Rural Women's Access to Credit: Market Imperfections and Intrahousehold Dynamics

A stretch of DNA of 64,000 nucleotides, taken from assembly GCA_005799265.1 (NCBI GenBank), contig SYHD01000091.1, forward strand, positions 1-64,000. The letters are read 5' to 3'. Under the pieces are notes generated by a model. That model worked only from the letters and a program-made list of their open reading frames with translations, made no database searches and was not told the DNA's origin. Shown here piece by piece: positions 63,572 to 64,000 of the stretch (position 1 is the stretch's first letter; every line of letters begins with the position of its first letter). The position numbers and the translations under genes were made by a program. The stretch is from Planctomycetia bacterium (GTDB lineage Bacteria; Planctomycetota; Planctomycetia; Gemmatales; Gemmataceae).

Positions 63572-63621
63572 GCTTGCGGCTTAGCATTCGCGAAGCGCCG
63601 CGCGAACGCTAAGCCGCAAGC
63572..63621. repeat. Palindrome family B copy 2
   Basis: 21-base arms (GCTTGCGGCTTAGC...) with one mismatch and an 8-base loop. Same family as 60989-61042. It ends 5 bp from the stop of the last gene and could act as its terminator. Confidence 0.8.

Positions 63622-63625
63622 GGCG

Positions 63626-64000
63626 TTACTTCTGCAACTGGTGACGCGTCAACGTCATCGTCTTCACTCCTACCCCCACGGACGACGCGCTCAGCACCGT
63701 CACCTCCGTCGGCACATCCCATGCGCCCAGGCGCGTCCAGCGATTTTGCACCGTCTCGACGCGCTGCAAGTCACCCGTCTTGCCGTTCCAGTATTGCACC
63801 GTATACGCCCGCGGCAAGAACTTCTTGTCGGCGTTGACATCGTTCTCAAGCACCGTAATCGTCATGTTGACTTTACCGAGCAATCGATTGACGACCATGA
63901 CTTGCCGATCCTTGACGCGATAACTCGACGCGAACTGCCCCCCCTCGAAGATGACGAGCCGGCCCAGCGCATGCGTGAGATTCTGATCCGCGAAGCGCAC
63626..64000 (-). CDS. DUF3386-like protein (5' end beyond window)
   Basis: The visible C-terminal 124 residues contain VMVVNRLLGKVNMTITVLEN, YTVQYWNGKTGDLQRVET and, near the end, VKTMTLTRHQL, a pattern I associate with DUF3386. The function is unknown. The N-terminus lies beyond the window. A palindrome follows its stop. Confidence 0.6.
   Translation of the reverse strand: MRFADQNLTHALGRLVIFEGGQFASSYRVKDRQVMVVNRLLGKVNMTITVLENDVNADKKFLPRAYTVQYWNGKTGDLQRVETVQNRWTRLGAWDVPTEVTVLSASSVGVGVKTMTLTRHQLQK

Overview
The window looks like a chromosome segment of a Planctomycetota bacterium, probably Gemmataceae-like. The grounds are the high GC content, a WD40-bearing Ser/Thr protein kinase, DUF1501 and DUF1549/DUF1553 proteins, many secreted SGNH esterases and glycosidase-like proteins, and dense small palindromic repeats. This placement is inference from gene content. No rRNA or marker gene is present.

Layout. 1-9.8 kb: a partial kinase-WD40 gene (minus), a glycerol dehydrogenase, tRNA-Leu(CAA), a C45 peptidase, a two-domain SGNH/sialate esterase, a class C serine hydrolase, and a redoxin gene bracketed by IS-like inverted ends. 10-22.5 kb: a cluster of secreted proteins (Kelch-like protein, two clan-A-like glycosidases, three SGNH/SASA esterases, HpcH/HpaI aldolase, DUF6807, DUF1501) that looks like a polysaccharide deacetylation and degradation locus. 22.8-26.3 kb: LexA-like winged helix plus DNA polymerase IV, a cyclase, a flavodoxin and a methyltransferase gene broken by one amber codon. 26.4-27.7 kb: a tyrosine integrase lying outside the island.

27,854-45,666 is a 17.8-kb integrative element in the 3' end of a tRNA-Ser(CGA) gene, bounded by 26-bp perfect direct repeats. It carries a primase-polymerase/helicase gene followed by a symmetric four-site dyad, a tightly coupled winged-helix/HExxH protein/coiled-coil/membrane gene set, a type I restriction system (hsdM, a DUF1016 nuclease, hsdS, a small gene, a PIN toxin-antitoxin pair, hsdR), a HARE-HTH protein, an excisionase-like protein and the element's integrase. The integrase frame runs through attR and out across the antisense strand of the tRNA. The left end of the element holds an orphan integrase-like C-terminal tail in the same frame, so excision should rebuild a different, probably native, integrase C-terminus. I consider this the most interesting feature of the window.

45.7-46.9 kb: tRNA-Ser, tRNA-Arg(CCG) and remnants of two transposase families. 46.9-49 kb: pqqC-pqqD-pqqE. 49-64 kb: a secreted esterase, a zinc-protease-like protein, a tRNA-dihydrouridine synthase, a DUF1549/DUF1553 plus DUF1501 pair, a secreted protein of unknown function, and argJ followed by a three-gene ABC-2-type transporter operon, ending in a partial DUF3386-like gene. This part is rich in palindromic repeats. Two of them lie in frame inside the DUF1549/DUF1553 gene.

Summary Credit rationing studies carried out at the household level and based on responses from male heads of households present an incomplete and biased assessment of who is likely to be constrained, why they are constrained, and what is the extent of the constraints. They ignore possibly conflictive intrahousehold dynamics and assume that imperfections in rural financial markets are gender-neutral. This paper addresses both issues theoretically and empirically. The Semi-Cooperative Household model developed for this analysis formalizes the conditions under which spouses', and particularly women's, individual access to credit can be affected by their own position in the financial market as well as by intrahousehold dynamics. These notions are then explored empirically using husbands' and wives' individual perceptions of their access to credit in rural Paraguay. The most significant empirical findings of the paper are that (i) compared to men, women are more likely to be credit constrained; (ii) women's rationing status responds to a different set of factors than men's; and (iii) husbands may choose not to intermediate capital to their wives even when they are able to do so. Results from this exercise provide empirically sound support for the assumptions underlying women-targeted credit programs.
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